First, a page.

Leaving Antigua, W. I.

Friday, December 31, 2010

Designing the Exhaust System

After puzzling over how to fasten the engine in place, the next design problem centered on the exhaust system.  The problem in brief was finding a way to position a water lift muffler sufficiently lower than the exhaust outlet on the engine so that water from the exhaust system would not flow back into the exhaust manifold when the engine was not running.  On our old engine, we dealt with this problem by fabricating an exhaust riser, or gooseneck, that routed the hot gases up a six-inch vertical rise and then back down before injecting the raw water outflow from the cooling system.  This is a common solution, and it keeps water out if the engine, but it is prone to failure from vibration and corrosion, and creates a foot or more of pipe in the engine compartment that runs at temperatures of several hundred degrees.  This must be insulated, and it ultimately radiates its heat into the engine compartment and thus into our living space.  In a cold climate that might be of little consequence, but in the tropics, where we spend most of our time, it is uncomfortable.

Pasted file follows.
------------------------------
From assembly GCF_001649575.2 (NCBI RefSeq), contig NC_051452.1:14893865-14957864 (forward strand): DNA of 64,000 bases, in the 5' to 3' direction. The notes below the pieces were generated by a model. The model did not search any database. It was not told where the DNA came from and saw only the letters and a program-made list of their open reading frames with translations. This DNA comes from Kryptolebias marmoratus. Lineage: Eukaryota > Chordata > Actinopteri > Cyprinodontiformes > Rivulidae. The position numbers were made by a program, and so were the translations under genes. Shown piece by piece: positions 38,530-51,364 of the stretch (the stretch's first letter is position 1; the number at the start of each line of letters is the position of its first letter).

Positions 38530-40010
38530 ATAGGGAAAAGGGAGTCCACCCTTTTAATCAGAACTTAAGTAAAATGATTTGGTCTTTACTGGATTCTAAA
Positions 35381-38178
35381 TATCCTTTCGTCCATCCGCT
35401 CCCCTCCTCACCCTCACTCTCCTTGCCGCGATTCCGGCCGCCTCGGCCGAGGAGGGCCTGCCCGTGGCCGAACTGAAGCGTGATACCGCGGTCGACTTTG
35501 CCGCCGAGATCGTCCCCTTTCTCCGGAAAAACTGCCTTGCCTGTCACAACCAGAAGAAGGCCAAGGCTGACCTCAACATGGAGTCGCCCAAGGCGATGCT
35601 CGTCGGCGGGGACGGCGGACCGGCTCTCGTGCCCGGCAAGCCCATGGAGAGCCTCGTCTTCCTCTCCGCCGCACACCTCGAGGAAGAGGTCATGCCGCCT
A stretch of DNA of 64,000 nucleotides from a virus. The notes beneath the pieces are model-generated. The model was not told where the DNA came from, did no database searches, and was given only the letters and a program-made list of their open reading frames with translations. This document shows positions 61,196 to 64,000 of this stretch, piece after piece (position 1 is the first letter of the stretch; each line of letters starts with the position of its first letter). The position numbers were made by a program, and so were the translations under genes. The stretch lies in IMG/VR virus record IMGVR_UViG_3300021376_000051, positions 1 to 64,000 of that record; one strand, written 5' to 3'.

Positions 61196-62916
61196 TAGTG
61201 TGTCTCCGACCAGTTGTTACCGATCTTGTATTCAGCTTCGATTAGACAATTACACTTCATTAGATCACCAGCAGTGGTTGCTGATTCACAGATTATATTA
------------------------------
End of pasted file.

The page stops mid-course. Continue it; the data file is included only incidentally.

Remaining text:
The problem was exacerbated by Yanmar's specification of a three inch diameter exhaust hose, which necessitates a large water lift muffler to provide sufficient volume to hold the water that accumulates in the vertical rise of the hose as it wends its way out through the transom.  Most of the mufflers designed for three-inch hose sat up too high in the space behind the engine to provide the down slope and drop of several inches required.  After extensive searching, we found a Vetus muffler that would fit down into the valley above the stuffing box, providing the required drop.  The locations of the inlet and outlet fittings were also adjustable through a broad range, as well.  This will allow us to locate the muffler in otherwise unused space, where it won't interfere with our storage bins below the cockpit, and it allows routing the exhaust hose in an out of the way manner as well.  Of course, this being a boat, there was a trade-off.  The muffler was roughly twice as expensive as more typical, competing products.  The savings from not having to fabricate a custom riser more than offset the additional cost.

The location for the new muffler, looking down from above.
  Stuffing box is below left end of tape.
The new muffler in position.  Note storage bins to right of muffler.

1 comment:

  1. I am really glad that I found your site.. Thanks so much for the helpful information.
    Exhaust System